High levels of cadmium and lead in seminal fluid and blood of smoking men are associated with high oxidative stress and damage in infertile subjects


Kiziler A. R. , Aydemir B., Onaran I. , Alici B., Ozkara H., Gulyasar T., ...Daha Fazla

BIOLOGICAL TRACE ELEMENT RESEARCH, cilt.120, ss.82-91, 2007 (SCI İndekslerine Giren Dergi) identifier identifier identifier

  • Cilt numarası: 120
  • Basım Tarihi: 2007
  • Doi Numarası: 10.1007/s12011-007-8020-8
  • Dergi Adı: BIOLOGICAL TRACE ELEMENT RESEARCH
  • Sayfa Sayıları: ss.82-91

Özet

We measured the levels of malondialdehyde (MDA), protein carbonyls, glutathione S-transferase (GST) and reducte glutathione (GSH) in seminal plasma and spermatozoa from 95 subjects including 50 infertile patients to evaluate the association between oxidative stress and damage and the components of the anti-oxidant defenses in seminal plasma and spermatozoa of infertile subjects and concentrations of cadmium (Cd) and lead (Pb) in the blood and seminal plasma because of tobacco smoke exposure. The reactive oxygen species (ROS) in spermatozoa were also evaluated by luminol (5-amino-2,3-dihydro-1,4-phthalazinedione)-enhanced chemiluminescence assay. The sperm count, motility, and morphology in the smokers infertile group were found to be lower than those in the fertile male group and nonsmokers infertile group (p < 0.001). Concentrations of Cd, Pb, MDA, protein carbonyls, and ROS levels in the smokers infertile group were significantly higher than those in the fertile male and nonsmokers infertile male groups (p < 0.001). However, GSH levels and GST activities were decreased in the smokers infertile male group than those in the fertile male and nonsmokers infertile male groups (p < 0.001). The results indicate that smoking could affect semen quality and oxidative lipid and protein damage in human spermatozoa. From Pearson correlation analysis, positive correlations were demonstrated between the seminal plasma Cd and seminal plasma protein carbonyls and between seminal plasma Pb and spermatozoa ROS levels in smokers of the subfertile group, while there was a significant positive correlation between blood Cd and ROS levels in smokers of the fertile group. There was also a significant negative correlation of the Cd level of the blood and GSH levels of the sperm and seminal plasma. These findings suggest that cigarette smoking enhances the levels of Cd and Pb in seminal plasma and blood and the extent of oxidative damage associated with a decrease in components of the anti-oxidant defenses in the sperm of infertile males.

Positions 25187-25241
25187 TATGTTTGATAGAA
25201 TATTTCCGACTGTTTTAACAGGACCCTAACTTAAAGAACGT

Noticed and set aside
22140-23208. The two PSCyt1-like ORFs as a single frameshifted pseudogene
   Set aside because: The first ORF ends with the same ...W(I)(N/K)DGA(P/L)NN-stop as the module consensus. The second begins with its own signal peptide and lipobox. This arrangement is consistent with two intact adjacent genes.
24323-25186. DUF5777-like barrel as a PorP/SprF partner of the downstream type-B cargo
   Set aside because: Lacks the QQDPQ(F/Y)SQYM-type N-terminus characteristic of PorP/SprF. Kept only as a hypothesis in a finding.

We measured the levels of malondialdehyde (MDA), protein carbonyls, glutathione S-transferase (GST) and reducte glutathione (GSH) in seminal plasma and spermatozoa from 95 subjects including 50 infertile patients to evaluate the association between oxidative stress and damage and the components of the anti-oxidant defenses in seminal plasma and spermatozoa of infertile subjects and concentrations of cadmium (Cd) and lead (Pb) in the blood and seminal plasma because of tobacco smoke exposure. The reactive oxygen species (ROS) in spermatozoa were also evaluated by luminol (5-amino-2,3-dihydro-1,4-phthalazinedione)-enhanced chemiluminescence assay. The sperm count, motility, and morphology in the smokers infertile group were found to be lower than those in the fertile male group and nonsmokers infertile group (p < 0.001). Concentrations of Cd, Pb, MDA, protein carbonyls, and ROS levels in the smokers infertile group were significantly higher than those in the fertile male and nonsmokers infertile male groups (p < 0.001). However, GSH levels and GST activities were decreased in the smokers infertile male group than those in the fertile male and nonsmokers infertile male groups (p < 0.001). The results indicate that smoking could affect semen quality and oxidative lipid and protein damage in human spermatozoa. From Pearson correlation analysis, positive correlations were demonstrated between the seminal plasma Cd and seminal plasma protein carbonyls and between seminal plasma Pb and spermatozoa ROS levels in smokers of the subfertile group, while there was a significant positive correlation between blood Cd and ROS levels in smokers of the fertile group. There was also a significant negative correlation of the Cd level of the blood and GSH levels of the sperm and seminal plasma. These findings suggest that cigarette smoking enhances the levels of Cd and Pb in seminal plasma and blood and the extent of oxidative damage associated with a decrease in components of the anti-oxidant defenses in the sperm of infertile males.